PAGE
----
A new media site launched yesterday that serves as a rather handy reminder of just why everyone hates the media.
The site is called Mediaite, and according to publisher Dan Abrams' mission statement, it hopes to become "the must-read for anyone interested in media, the business of it and the personalities behind it." At this point, it is perfectly acceptable for the rest of you to throw a shoe at your computer.
As you might have noticed, the world of media is imploding upon itself like a dying star. (That sentence there? Science.) Because we are the media, we keep making a big deal out of this, and the public, perhaps quite justifiably, is responding with a resounding, "Christ, about time!" Why does everyone hate the media so much? I posit that sites like Mediaite — along with Gawker, of course, and MediaBistro and anything else that acts like people in media are somehow more interesting or important than people who have, you know, real jobs — are a major part of the problem. From my experience, 27 percent of the people who work in media (and I'm using the Mediaite definition of media, which is pretty much "anyone who gets paid for typing, talking or figuring out how to fire people who type or talk") are journalists in the truest sense, out to enlighten the public for common good, altruistic believers in the fourth estate and its power to invoke change. The other 73 percent are pretending to be that 27 percent and really just trying to promote their own personal brand. In the past, this has always been an inside joke, something for media folk to snicker about in private. Mediaite breaks with the pretense and just states what everyone already knew: This is really what it's all about. It's not about informing the public. It's not about being good at your job. It's about being known, and being recognized. Mediaite doesn't damn this, not at all, not nearly as much as they should: They just point it out ... and then they prove it. They're excellent at that.
By far, the most entertaining and popular section of Mediaite is their Power Grid, which ranks reporters, columnists, editors, anchors, executives and talk show hosts by their "buzz" ranking, or some such meaningless word tossed out in a dead conference room somewhere.
But wait, you ask: Isn't the media dying? Yes! It totally is! This is the last gasp. It would make more sense to have a Plumberite, or a Morticianite, or a Forecloserite, you know, professions that are actually growing and have a concrete future. (They make more money than most media people too, and are generally more attractive.) But plumbers and morticians aren't self-indulgent assholes! They don't assume that just because they care about what they're doing, everyone else does. They'd never start a site like that. That's our job.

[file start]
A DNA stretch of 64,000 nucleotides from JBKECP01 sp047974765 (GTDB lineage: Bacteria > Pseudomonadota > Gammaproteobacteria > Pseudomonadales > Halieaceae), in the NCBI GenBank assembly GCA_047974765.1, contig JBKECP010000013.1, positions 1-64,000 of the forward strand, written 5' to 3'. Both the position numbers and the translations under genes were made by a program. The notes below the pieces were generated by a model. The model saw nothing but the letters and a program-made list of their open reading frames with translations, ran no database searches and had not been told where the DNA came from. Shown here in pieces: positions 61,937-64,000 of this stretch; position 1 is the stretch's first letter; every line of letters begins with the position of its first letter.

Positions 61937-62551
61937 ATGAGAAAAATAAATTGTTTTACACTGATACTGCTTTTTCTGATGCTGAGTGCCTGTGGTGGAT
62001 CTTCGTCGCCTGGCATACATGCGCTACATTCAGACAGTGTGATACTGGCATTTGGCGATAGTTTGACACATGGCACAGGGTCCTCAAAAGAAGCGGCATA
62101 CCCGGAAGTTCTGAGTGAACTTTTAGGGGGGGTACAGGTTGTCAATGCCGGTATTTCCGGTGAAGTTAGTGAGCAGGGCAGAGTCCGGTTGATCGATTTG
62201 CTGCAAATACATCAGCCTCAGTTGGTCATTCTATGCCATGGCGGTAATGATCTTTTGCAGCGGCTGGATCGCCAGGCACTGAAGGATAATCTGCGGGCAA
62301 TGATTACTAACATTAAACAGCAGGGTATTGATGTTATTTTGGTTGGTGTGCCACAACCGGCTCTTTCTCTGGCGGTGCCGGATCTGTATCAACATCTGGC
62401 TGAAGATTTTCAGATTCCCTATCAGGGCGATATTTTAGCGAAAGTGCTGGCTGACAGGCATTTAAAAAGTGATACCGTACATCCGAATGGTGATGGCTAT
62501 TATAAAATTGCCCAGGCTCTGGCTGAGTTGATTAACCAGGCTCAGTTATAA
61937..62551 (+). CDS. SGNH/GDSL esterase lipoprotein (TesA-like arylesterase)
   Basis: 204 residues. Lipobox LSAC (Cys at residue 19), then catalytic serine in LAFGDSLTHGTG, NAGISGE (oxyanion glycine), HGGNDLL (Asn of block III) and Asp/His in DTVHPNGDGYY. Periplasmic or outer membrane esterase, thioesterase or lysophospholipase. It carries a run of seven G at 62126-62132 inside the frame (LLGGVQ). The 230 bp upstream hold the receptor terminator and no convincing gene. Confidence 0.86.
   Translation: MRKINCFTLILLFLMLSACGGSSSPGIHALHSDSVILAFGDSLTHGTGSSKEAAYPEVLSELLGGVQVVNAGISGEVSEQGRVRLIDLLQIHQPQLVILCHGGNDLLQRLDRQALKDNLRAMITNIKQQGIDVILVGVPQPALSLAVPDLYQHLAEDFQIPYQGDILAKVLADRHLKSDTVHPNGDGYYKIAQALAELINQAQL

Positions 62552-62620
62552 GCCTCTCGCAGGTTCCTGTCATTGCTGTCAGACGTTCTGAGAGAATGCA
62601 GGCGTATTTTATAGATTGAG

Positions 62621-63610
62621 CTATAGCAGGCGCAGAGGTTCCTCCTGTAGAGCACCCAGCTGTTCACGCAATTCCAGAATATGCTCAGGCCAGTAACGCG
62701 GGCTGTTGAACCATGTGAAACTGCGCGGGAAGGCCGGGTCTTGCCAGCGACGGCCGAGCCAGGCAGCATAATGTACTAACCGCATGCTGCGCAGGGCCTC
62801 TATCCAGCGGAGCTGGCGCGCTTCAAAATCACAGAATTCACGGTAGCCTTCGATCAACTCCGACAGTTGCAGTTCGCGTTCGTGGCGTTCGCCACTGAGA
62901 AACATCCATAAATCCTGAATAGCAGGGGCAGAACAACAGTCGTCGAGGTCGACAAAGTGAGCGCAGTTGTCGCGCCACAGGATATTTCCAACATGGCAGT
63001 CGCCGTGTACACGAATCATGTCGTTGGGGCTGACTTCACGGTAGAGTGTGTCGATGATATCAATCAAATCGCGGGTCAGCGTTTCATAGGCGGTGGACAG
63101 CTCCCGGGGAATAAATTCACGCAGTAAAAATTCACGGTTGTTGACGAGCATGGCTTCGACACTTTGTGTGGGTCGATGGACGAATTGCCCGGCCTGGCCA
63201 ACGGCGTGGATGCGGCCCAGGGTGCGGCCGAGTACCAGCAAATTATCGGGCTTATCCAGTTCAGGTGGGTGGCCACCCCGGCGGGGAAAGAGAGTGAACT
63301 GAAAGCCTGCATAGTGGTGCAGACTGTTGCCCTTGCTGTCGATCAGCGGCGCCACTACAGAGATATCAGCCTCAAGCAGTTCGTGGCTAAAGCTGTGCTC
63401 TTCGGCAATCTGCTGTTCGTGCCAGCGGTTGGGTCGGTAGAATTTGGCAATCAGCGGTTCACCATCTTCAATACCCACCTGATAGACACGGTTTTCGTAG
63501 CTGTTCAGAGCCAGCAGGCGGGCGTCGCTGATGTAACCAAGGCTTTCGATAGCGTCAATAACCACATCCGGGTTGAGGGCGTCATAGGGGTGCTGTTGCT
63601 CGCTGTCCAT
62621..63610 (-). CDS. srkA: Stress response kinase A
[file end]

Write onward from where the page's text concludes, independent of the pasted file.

All this said: I'm pretty obsessed with that Power List too. You can probably guess whether I'm in the 27 percent or the 73 percent.
I mean, look! Deadspin has a page! Aw, there's Daulerio's! (Taken, hilariously, from this photo set.) And Dash's! And Drew's! And Craggs! And Simmons! And Reilly! And Lupica! And Me! You don't care about this at all. But I guarantee you every person on that list — with the possible exception of Craggs, who will be too busy counting the number of sentences Joe Morgan ends with a preposition — will be checking that number incessantly. Am I going up? Am I going down? The number doesn't mean anything. (Any list that has me above Eugene Robinson is a profoundly flawed list.) But we will watch it anyway. Because we are pathetic.
And this is why you hate us. I, for one, accept your scorn.
Kobe Bryant. In the last three weeks, pretty much ever since the Lakers won the title, I've received four different promotional packets for Kobe Bryant's "Black Mamba" watch. What is this? Witness. It's the "Most Complex Watch Case Ever Engineered." And it costs $25,000. For some reason, the makers of the watch — some company in Switzerland — has been begging me to write about it. Here's their paragraph: "Swiss watchmaker, Nubeo, will be introducing the Black Mamba collection, at Baselworld 2009, which begins on Thursday March 26th. They have recruited one of the best basketball players in the world, Kobe Bryant, to promote this new collection. The Nubeo Black Mamba collection's main draw, other than being backed by one of the NBA's best, is its 131 component case. The Black Mamba features a 48 mm case made of titanium treated with DLC. The bezel is ceramic. Rubber is used on the crowns, pushers and strap. Water-resistance is 100 meters. The collection starts at $25,000." It's a ridiculously expensive watch with Kobe Bryant's self-inflicted pet name. Happy to help promote, gentlemen. Let's try to keep it orderly, buying masses.
Joey Chestnut. I enjoyed Cajun Boy's writeup of the July 4 Hot Dog Eating Championships almost as much — almost! — as I enjoyed my own. It's truly an event that every American should witness at some point in their lives, and the sad thing is that I'm not even kidding. But they threw in a wrinkle this year a day before the ceremony that I could have done without. Right next to the competitors, there were elephants. As you would probably expect, they ate four times as many hot dogs as their human opponents, and, as the Associated Press points in uncharacteristically wry fashion, "they even paused to eat some fresh fruit, which was not counted toward scoring." Competitive eating is one of humanity's grandest inventions, and it's depressing to learn that animals, even if they don't understand what is going on, are still so much better than us. (Related: The time a bear beat Kobayashi.) Just to exact vengeance, the next two competitive eating events should involve eating elephants and bears.